Geometric algebra (a Clifford Algebra) has been applied to different branches of physics for a long time but is now being adopted by the computer graphics community and is providing exciting new ways of solving 3D geometric problems. The author tackles this complex subject with inimitable style, and provides an accessible and very readable introduction. The book is filled with lots of clear examples and is very well illustrated. Introductory chapters look at algebraic axioms, vector algebra and geometric conventions and the book closes with a chapter on how the algebra is applied to computer graphics.

 New Trends in Computer Graphics contains a selection of research papers submitted to Computer Graphics International '88 (COl '88). COl '88 is the Official Annual Conference of the Computer Graphics Society. Since 1982, this conference ha~ been held in Tokyo. This year, it is taking place in Geneva, Switzerland. In 1989, it will be held in Leeds, U. K. , in 1990 in Singapore, in 1991 in U. S. A. and in 1992 in Montreal, Canada. Over 100 papers were submitted to CGI '88 and 61 papers were selected by the International Program Committee. Papers have been grouped into 6 chapters. The flrst chapter is dedicated to Computer Animation because it deals with all topics presented in the other chapters. Several animation systems are described as well as speciflc subjects like 3D character animation, quaternions and splines. The second chapter is dedicated to papers on Image Synthesis, il1 particular new shading models and new algorithms for ray tracing are presented. Chapter 3 presents several algorithms for geometric modeling and new techniques for the creation and manipulation of curves, surfaces and solids and their applications to CAD. In Chapter 4, an important topic is presented: the specification of graphics systems and images using l~nguages and user-interfaces. The last two chapters are devoted to applications in sciences, medicine, engineering, art and business.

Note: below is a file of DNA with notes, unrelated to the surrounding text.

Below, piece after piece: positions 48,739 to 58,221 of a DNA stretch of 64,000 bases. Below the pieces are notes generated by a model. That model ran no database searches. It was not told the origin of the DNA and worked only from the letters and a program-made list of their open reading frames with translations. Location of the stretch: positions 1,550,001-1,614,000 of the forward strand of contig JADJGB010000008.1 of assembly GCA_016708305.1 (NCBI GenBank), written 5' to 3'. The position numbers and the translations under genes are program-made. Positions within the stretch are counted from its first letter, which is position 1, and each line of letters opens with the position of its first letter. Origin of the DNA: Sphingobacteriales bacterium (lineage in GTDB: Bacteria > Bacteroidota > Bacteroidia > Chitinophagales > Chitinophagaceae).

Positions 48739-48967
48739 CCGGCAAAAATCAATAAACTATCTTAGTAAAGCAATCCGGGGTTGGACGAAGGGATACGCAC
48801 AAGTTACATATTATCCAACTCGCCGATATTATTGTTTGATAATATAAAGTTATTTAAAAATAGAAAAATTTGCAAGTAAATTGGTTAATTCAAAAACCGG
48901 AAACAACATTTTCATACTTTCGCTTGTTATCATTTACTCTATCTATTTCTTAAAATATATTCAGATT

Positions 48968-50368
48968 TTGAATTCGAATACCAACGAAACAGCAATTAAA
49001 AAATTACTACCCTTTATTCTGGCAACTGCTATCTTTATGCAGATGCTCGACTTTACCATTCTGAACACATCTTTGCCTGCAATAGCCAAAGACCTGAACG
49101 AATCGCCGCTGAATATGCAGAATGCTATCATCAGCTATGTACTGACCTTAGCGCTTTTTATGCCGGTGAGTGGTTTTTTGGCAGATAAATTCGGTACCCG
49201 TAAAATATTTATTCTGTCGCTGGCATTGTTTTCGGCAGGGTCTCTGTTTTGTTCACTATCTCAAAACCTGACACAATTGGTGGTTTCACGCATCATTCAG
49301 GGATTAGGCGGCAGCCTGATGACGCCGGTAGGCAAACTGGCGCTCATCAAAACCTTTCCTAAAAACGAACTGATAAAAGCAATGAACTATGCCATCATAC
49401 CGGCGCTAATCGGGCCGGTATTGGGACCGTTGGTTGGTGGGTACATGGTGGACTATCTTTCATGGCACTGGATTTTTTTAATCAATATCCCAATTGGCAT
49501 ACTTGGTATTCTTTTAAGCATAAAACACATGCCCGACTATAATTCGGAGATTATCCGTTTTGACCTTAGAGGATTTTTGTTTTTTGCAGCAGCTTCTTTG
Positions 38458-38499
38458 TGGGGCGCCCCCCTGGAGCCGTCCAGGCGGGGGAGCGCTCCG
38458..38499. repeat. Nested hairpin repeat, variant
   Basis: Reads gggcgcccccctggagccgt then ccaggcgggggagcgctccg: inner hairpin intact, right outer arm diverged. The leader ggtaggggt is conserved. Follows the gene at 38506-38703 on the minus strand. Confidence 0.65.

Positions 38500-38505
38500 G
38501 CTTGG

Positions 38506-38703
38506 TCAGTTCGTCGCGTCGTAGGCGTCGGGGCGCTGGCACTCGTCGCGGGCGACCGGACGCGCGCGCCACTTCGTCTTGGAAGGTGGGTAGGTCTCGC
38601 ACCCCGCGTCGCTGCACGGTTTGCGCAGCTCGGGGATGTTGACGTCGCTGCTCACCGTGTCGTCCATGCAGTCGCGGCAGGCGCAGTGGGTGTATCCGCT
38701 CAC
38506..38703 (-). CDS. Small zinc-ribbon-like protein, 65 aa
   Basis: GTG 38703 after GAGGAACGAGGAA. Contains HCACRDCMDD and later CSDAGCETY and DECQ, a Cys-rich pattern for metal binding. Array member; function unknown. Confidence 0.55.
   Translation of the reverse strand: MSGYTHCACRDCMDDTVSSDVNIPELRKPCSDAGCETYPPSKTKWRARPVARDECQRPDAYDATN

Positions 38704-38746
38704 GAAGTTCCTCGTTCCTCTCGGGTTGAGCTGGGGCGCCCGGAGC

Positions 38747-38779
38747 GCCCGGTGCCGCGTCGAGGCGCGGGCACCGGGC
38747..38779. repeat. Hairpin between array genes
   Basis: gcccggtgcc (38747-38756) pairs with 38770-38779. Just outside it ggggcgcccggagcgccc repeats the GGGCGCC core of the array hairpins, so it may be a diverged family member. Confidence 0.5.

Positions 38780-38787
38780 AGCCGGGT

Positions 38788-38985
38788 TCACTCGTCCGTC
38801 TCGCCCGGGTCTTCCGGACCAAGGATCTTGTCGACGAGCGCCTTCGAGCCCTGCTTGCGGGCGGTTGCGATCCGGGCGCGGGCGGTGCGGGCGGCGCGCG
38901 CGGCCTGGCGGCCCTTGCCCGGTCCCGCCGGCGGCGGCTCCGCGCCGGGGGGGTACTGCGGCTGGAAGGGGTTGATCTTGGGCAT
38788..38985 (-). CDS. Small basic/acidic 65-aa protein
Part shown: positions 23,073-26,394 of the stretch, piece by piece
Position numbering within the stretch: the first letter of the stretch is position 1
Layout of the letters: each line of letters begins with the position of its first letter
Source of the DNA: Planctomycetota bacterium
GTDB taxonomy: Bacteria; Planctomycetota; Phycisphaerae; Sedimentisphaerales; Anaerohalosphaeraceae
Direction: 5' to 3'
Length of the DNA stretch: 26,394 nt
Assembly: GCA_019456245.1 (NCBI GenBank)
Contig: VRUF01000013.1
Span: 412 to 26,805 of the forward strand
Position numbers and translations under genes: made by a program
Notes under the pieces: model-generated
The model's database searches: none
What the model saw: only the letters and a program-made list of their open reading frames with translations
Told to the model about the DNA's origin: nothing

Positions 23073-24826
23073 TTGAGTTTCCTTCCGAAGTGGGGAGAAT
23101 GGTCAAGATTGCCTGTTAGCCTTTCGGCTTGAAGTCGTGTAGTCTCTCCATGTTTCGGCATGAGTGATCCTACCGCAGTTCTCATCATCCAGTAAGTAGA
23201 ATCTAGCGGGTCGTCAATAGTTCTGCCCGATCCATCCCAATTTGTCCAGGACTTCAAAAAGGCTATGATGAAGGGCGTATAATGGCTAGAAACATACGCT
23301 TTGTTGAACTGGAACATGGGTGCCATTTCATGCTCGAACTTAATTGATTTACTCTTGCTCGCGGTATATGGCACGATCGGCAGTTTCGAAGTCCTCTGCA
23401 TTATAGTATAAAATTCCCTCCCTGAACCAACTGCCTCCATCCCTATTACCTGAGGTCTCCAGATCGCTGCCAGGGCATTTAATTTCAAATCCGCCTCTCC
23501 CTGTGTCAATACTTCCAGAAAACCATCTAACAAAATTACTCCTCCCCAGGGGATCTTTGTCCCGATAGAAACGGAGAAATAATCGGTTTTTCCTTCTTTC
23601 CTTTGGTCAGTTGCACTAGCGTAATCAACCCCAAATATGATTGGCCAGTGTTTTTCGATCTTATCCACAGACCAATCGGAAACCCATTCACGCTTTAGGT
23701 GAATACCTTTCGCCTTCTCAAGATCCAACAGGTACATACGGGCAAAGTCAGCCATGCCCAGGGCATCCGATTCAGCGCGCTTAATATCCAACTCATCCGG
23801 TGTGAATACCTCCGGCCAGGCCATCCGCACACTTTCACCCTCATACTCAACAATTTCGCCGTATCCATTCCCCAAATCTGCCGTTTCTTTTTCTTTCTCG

This engaging book presents the essential mathematics needed to describe, simulate, and render a 3D world. Reflecting both academic and in-the-trenches practical experience, the authors teach you how to describe objects and their positions, orientations, and trajectories in 3D using mathematics. The text provides an introduction to mathematics for game designers, including the fundamentals of coordinate spaces, vectors, and matrices. It also covers orientation in three dimensions, calculus and dynamics, graphics, and parametric curves.